Mukunda Angulo, participant of The Wolfpack; photo by Zachary Shields
December 4th 2023

Documentaries have been engaging with their own materiality and subjectivity since the silent era, but it took the surge of mainstream acceptance for nonfiction film engendered by the 2010s streaming bubble for the documentary form to turn its lens inward and investigate its own practices the way it might a murder mystery. Ironically enough, that bubble burst before Jennifer Tiexiera and Camilla Hall’s Subject (2022) could reap in its rewards, having languished in distribution limbo since its premiere at Tribeca last year. Nevertheless, it’s the documentary that finally ate its own tail, checking in with a handful of subjects (or are they “characters”? or “participants”?) who will be recognizable to many nonfiction film fans, to see how their lives were impacted by the movies they made possible.

These profiles represent some significant flashpoints in the growing place of nonfiction in the cinematic landscape. Among them are Arthur Agee from Hoop Dreams (1994), a film credited with helping documentaries cross over with mainstream audiences. Mukunda Angulo from The Wolfpack (2015) and Ahmed Hassan from The Square (2013) represent the era of major streamer licensing deals that briefly made it seem that “independent documentarian” could be a sustainable career choice (both were acquired by Netflix for undisclosed amounts). And then there’s Margie Ratliff, whose father, Michael Peterson (also briefly featured), was the focus of The Staircase (2003), a representation of the IP-driven, reboot-crazy contemporary streaming paradigm that has brought documentary to the corporate, algorithm-driven marketplace in which it is largely traded today.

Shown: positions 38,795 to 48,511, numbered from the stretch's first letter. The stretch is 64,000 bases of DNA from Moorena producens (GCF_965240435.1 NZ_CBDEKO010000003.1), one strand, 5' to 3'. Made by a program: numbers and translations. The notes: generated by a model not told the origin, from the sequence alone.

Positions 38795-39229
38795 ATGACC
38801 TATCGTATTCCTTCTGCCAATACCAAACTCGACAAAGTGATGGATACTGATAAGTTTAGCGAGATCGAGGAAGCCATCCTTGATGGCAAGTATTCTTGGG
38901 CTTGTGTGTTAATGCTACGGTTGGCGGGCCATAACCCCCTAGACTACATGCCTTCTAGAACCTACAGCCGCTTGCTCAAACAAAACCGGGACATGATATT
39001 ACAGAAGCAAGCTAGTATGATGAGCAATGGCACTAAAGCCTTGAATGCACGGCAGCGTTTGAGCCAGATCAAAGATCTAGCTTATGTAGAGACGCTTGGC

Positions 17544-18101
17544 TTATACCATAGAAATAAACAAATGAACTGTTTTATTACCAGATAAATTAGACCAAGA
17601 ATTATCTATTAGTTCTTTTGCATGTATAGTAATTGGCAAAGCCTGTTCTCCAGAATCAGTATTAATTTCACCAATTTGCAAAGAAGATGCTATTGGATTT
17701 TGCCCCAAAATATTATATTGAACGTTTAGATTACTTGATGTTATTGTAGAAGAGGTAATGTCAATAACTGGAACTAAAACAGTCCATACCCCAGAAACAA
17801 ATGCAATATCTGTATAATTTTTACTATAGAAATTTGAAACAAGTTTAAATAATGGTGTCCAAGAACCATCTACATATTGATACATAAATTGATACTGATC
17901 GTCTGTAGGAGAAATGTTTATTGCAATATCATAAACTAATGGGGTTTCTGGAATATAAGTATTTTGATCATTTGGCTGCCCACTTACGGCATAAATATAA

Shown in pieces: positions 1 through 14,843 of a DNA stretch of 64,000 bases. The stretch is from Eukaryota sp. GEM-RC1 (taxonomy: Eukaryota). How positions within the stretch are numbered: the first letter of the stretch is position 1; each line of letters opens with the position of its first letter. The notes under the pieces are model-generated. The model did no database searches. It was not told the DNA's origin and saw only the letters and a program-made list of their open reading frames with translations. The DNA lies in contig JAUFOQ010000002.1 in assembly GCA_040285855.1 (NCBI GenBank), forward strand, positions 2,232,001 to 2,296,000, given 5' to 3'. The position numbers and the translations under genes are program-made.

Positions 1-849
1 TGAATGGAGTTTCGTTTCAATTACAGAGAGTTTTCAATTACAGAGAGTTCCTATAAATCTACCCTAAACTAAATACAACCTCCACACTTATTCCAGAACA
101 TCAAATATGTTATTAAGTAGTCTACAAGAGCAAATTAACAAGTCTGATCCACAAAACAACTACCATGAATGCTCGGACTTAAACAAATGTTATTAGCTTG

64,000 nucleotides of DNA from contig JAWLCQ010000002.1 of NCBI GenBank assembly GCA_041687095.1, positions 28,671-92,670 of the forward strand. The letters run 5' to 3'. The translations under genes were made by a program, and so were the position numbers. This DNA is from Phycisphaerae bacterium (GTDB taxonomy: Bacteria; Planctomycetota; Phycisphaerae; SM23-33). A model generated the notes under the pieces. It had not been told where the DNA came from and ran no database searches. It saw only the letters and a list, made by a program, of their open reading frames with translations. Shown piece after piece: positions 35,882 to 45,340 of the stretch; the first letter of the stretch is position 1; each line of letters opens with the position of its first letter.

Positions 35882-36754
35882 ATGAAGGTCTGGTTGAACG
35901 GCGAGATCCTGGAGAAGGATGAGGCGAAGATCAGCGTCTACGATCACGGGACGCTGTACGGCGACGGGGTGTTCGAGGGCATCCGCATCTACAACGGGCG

The parade of prominent case studies appears a little facile at first, jumping from one participant to the next just as we’ve begun to settle in. But as the film accumulates perspectives, it offers a richness through the diversity of experiences expressed by each of the subjects. Tiexiera and Hall move their examination beyond the nature of subjecthood to broader questions of documentary ethics (though, glaringly, the film remains silent about its own economic and editorial relationships with its subjects, credited here as co-producers). None of the questions raised will be new to those with an abiding interest in non-fiction cinema, but Subject offers a worthy primer to those unfamiliar with these issues, and its resistance to simple answers allows audiences to navigate and consider their own stances on the varied material and philosophical concerns with which every documentarian has had to wrestle.

Subject screens this Saturday afternoon, December 9, at the Roxie Theater.